Breaking this notion that ONE CARD makes or breaks your deck is the first step to realizing that you can do whatever you want with this format. It's not a program, it's a coding language.
This means there are no straight lines; they're all convoluted, random, chaotic messes! So thinking to yourself "This deck doesn't work without card X" is flawed. If your deck doesn't work without a single card in a 99-card format, why are you building it?
There are, of course, exceptions to this. I mentioned high power games in the format, for instance; those decks want to streamline as much as possible and eliminate as much variance to win as quickly as possible. Another exemption is something like a hidden commander deck, which I've also written about previously. In this case you're going to go find a card buried in your 99 around which your deck functions.
Those are tricky builds, and you need to ensure your deck functions as well with it or without it, but that just goes to show: if your deck doesn't work without a non-commander card, rethink your concept.
Break Through The Floor
These perceived "staples" are often thought of as such because they are very high-value floor cards, another concept I've covered in this column, that represent consistent value independent of other cards in your deck.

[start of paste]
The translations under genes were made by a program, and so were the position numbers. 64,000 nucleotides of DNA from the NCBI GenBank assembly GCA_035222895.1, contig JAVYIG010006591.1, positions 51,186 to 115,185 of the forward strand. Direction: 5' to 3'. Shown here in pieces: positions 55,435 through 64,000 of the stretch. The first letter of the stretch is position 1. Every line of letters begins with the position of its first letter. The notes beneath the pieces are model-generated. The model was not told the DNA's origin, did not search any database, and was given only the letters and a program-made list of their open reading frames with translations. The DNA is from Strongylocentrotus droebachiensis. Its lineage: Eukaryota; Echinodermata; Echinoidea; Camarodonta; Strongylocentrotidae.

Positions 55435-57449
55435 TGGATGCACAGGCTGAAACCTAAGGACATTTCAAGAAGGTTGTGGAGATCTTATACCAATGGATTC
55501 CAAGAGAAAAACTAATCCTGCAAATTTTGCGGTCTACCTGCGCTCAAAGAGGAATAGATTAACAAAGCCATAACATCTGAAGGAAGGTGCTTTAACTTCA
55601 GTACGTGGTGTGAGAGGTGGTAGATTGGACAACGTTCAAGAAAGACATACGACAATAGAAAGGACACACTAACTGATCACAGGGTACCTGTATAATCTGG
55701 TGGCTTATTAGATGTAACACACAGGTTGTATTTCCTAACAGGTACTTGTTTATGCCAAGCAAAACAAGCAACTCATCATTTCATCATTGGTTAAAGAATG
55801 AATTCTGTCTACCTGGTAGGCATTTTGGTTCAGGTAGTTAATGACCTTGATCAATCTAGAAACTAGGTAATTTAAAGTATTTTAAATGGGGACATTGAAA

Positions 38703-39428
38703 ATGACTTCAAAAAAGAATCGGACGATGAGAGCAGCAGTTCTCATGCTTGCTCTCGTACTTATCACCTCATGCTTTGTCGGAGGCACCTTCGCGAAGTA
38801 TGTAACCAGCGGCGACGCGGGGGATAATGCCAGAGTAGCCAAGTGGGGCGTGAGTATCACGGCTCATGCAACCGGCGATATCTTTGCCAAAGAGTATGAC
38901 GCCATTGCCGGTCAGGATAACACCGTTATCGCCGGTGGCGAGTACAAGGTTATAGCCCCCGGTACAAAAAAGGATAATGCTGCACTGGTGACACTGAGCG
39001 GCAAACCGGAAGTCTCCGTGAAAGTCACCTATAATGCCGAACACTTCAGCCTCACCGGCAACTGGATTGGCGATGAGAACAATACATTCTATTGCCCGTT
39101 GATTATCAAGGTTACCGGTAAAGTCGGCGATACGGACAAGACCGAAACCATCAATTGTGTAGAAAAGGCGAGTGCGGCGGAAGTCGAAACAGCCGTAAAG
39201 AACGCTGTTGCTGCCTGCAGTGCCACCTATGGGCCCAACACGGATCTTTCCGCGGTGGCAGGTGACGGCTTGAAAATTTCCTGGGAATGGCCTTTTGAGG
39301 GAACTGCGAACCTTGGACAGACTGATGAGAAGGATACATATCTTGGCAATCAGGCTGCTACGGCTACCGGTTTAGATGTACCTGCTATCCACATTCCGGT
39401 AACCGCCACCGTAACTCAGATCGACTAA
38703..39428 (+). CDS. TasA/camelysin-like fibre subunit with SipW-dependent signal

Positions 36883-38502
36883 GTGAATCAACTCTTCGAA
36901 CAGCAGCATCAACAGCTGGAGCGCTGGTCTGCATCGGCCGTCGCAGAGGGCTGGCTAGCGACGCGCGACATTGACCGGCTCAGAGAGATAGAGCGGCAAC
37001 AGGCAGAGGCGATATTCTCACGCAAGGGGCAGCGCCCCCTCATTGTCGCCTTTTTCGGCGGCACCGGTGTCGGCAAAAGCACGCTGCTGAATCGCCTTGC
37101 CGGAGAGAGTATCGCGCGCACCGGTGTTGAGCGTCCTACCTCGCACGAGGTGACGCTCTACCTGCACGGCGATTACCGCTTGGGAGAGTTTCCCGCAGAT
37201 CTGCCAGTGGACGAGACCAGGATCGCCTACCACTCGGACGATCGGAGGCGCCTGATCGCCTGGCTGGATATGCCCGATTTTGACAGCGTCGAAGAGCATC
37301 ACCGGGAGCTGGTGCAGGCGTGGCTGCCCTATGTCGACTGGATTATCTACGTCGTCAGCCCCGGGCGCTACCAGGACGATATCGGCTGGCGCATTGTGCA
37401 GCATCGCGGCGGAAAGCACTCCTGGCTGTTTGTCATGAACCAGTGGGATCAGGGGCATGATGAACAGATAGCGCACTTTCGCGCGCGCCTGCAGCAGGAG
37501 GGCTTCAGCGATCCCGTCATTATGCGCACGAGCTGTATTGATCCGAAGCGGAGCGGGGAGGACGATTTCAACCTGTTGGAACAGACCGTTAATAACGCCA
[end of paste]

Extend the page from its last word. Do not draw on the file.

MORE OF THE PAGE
And that is, inherently, the problem. If they're JUST GOOD but don't care about anything else in your deck, why are you running them? Why are you beholden to them?
Being able to expand beyond staples and high-value floor cards allows you to do fun things with cards that aren't typically seen. It might not be the "BEST" play, but why are you concerned with the "best" play in a format where you're sitting around with friends? Is playing perfectly going to make the experience better for you, or will doing so stress you out about what your next move is? This isn't chess we're playing, it's Commander. Embrace the chaos, variance, and interaction.
I have a shorts series on YouTube about "bad" cards. Viewers write in what they feel are terrible, useless cards from Magic's history, and I find a use for them. This spans fromto to and everything in between. Knowing this premise, people STILL respond with "but that's not optimal" or "why even bother?". My friends, that is the point. Of the series, of the format, of everything: to do something because you can. It's not about winning or losing, it's about doing something fun and cultivating a story.
Do Something Crazy
This week's deck is a deck I built around the newfrom Streets of New Capenna. It's not about being the BEST Perrie the Pulverizer deck, though I'm sure someone could build that. Instead it's about doing fun things with cards like and .